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MaltaToday 9 March 2022 MIDWEEK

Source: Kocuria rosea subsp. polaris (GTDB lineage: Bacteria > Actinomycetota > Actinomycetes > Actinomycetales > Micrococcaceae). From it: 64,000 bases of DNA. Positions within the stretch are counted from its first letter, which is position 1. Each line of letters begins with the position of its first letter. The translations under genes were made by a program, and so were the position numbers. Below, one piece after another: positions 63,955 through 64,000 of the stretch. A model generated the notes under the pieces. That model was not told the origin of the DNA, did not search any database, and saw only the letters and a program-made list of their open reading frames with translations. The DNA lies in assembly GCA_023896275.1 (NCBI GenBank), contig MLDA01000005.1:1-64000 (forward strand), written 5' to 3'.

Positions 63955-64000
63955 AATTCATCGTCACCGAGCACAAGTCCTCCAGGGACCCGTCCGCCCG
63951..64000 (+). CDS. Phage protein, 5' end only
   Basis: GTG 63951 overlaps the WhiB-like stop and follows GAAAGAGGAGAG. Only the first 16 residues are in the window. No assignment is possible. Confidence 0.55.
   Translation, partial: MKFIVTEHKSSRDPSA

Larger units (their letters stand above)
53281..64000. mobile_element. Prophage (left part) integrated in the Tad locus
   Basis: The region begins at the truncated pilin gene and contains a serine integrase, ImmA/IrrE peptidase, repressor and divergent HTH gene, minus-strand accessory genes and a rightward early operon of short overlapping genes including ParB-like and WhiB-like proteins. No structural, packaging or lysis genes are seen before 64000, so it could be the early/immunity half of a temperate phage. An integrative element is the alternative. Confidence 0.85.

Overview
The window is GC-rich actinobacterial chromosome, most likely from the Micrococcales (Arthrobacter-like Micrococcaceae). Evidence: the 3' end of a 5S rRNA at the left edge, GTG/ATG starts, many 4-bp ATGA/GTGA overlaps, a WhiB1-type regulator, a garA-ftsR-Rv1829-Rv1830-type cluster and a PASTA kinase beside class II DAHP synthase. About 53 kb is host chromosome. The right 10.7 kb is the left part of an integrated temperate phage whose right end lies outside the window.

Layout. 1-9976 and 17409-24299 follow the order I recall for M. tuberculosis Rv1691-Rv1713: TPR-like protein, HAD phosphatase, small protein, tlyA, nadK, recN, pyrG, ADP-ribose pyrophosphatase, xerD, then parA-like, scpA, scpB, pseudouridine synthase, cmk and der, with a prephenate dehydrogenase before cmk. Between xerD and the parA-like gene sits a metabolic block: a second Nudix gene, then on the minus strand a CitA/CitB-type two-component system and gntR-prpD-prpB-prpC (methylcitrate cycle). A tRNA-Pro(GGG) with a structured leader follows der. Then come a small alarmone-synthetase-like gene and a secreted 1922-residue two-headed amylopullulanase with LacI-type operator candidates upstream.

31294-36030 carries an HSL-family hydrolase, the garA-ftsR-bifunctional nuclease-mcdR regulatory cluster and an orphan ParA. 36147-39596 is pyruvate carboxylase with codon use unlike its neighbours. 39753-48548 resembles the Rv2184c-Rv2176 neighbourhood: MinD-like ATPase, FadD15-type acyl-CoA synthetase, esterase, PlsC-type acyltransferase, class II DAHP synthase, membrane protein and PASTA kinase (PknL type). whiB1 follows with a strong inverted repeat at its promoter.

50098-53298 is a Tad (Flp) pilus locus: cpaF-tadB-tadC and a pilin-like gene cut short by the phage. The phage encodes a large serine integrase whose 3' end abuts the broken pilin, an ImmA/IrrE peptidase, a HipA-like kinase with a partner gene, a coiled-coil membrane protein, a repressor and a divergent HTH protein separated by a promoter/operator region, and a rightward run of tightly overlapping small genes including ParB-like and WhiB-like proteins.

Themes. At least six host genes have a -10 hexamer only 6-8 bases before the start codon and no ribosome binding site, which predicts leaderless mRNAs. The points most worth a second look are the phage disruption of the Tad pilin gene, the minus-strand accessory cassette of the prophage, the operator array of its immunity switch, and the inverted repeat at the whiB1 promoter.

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OPINION 10 maltatoday | WEDNESDAY • 9 MARCH 2022 How is it OK to buy gas from Russia… but not sell passports to Russians? THE above question was aimed primarily at Sophie Int'Velt: you know, the Dutch MEP who has just declared a 'war on Kremlin money'… by clamping down on various 'citizen-by-investment schemes' across the EU (including Malta's). Hmmm. Yes, well I can just imagine the reaction at the Kremlin itself. They must be shitting in their Russian pants by now, don't you think? Heck, they're prob- ably scrambling to withdraw all those tanks, soldiers, missiles and artillery from Ukraine, even as we speak… For let's face it: I doubt Vladimir Putin would have even invaded that country in the first place, had he known that the Eu- ropean Union's response would be so… erm… 'disproportionate'. I mean: all he really did, at the end of the day, was commit a truly shocking war- crime, by launching an unprovoked at- tack on a peaceful neighbouring country (targeting civilian facilities, such as hospi- tals and schools, in the process.) And all he really threatened the rest of Europe with – if it so much as dared inter- vene, in any way – was… erm… 'nuclear war'. See what I mean? Surely, that's no justi- fication to resort to such a devastating re- taliatory strike, is it now? Because even if Putin were to make good on those nucle- ar threats of his… OK, the initial nuclear explosion would probably kill a few tens of millions, on the spot; and the ensuing radiation would probably make the rest of Europe uninhabitable, for the next few million years at least… But if Russian oligarchs were no longer permitted to buy Maltese passports, at E1 million a pop? Forever, and ever, and ever? Bloody hell! I shudder to even im- agine the consequences, for the Russian war machine… and so too, I imagine, does Vladimir Putin. No, indeed. I expect Russia will now respond to Sophie Int'Velt's horrifying threat, by immediately retreating across the Ukrainian border with its tail between its legs. And the next thing we'll probably hear from the Kremlin, is an announce- ment of 'unconditional surrender'. (And I can see the precise wording already: 'We're sorry, we truly are… but please, PLEASE! Anything, but the cessation of Malta's 'Golden Passport' scheme…' But back to the real world, folks: where Vladimir Putin – and the rest of Krem- lin – are probably just pissing themselves with laughter. And who can really blame them? 'War on Kremlin money', my foot! Leaving aside the tiny detail that – in case Sophie Int'Velt hasn't noticed yet – Malta has already stopped its sale of passports to Russian citizens (and as such, any fur- ther suspension of the scheme will not fi- nancially affect Russia in any conceivable way)… … it's not exactly a top priority in the 'war on Kremlin money', is it now? Or at least: not when compared to the billions upon billions of euros that get pumped into the Russian economy, on an annual basis… by exporting gas, oil and coal to other EU countries. Doink! Sophie didn't think of including that, did she, in her grand scheme of 'vis- iting financial terror upon the Kremlin'? No, of course not! After all, it would on- ly hurt the economies of those European countries that are happily doing business with Russia, on a daily basis, even as we speak. And that, by the way, includes her own native country, The Netherlands – whose total imports from Russia amounted to 40.7 billion last year (half of which – 20.4 billion – involved 'crude petroleum'). But that's just the start, of how Europe's fuel dependency on Russia is currently fi- nancing Putin's war in Ukraine. This, for instance, is from the EU's own website: "In 2019, almost two thirds of the extra-EU's crude oil imports came from Russia (27 %), […] A similar analysis shows that almost three quarters of the EU's imports of natural gas came from Russia (41 %), […], while over three quarters of solid fu- el (mostly coal) imports originated from Russia (47%)..." Meanwhile, according to the Interna- tional Energy association: "In 2021, the European Union imported 155 billion cubic metres of natural gas from Russia, accounting for around 45% of EU gas im- ports and close to 40% of its total gas con- sumption." Now: in case you're wondering how much money Russia itself made from all those exports to European countries, over the years… let's just say that the IEA also estimates that: "Revenues from oil and gas-related tax- es and export tariffs accounted for 45% of Russia's federal budget in January 2022. Considering current market prices, the export value of Russian piped gas to the EU alone amounts to $400 million per day. Total export revenues for crude oil and refined products currently amount to around $700 million per day." As far as I can see, that works out at a tidy profit – in Russia's favour - of rough- ly $1.2 billion a day: and therefore, over $300 billion a year. So… how many tanks, planes, guns, and missiles do you reckon a country can buy with that sort of money, anyway? (Actually wait, no: I'd rather not even know that, to be honest…) And considering that (according to Wikipedia, at any rate) Russia only spends around $61 billion on its military each year… how long do you think that the Kremlin can realistically continue to fund its military operations in Ukraine, under those circumstances? The short answer, I suppose, is… 'forev- er'. Because if Russia is making anywhere up to a FIVE TIMES its ordinary annual military expenditure, just from its roar- ing energy trade with European partners alone… well, it easily can afford to invade a heck of a lot more than just Ukraine, don't you reckon? And this, in turn, also explains why the EU's 'war on Kremlin money' has so far been so laughably misdirected. Just a few days ago, Germany's Economy Minister Robert Habeck went on record saying: "I would not advocate an embargo on Rus- sian imports of fossil fuels. I would even oppose it […] We need these energy sup- plies to maintain the price stability and energy security in Germany". Got that, folks? Never mind, for the moment, that the EU's 27 member states – with Germany leading the pack – are all fully in favour of 'hitting Russia with crippling sanctions' (so long as they don't also cripple themselves in the process, of course...) With Europe itself so utterly dependent on Russia for its own energy needs, it can't possibly afford to get in- volved in any 'war' with that country – be it military, or financial – for another, rather obvious reason. Let's face it: Vladimir Putin has his fin- ger on more than just the 'Big Red Nucle- ar Button'… he also controls the tap that keeps Europe plugged into its own energy grid. And as such, he wouldn't even need to resort to any nukes at all. He can sim- ply cut off most of Europe's energy supply at any time he likes – just like that – and there's quite literally nothing Europe can possibly do to stop him. But hey, don't despair! Sophie Int' Velt has, after all, just declared a 'war on Kremlin money', hasn't she? So… erm… what sort of 'war' does she actually have in mind? Will she 'harass, chase, and hunt down' (her own words, not mine) all those Eu- ropean Union member states that are – quite shockingly, it must be said – still conducting an energy trade, which en- riches the Kremlin by $300 billion a year? Will she insist, with the same vehe- mence, that the Commission ban all other European imports from Russia (and also Belarus, while I'm at it)?_ Will she, in a word, do anything – any- thing at all - that actually hurts the Krem- lin's finances, in any meaningful way? No, of course not! She will simply use Russia's invasion of Ukraine as a conven- ient pretext, to achieve what she's been angling after for years anyway. Her 'war on Kremlin money' will only ban 'citizen- ship-by-investment schemes' that: a) no longer feature Russian buyers anyway; and will therefore not have the slightest impact on the Kremlin's actual finances, and; b) only hurt countries like Malta, Cy- prus, Portugal, etc. (which – unlike Ger- many, Italy, the Netherlands or even the UK) are not actually 'doing any business with Russia' at all. But at least, she's given us all – includ- ing Vladimir Putin – something to have a good laugh about, in these troubled times. And that, on its own, is no mean feat… Raphael Vassallo Let's face it: Vladimir Putin has his finger on more than just the 'Big Red Nuclear Button'… he also controls the tap that keeps Europe plugged into its own energ y grid